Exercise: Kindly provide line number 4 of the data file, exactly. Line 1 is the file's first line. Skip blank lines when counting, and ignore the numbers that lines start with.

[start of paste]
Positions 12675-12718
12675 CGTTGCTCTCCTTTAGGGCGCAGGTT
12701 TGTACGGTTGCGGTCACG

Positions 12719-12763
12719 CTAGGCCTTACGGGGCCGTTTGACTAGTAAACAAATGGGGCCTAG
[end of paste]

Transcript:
Positions 12719-12763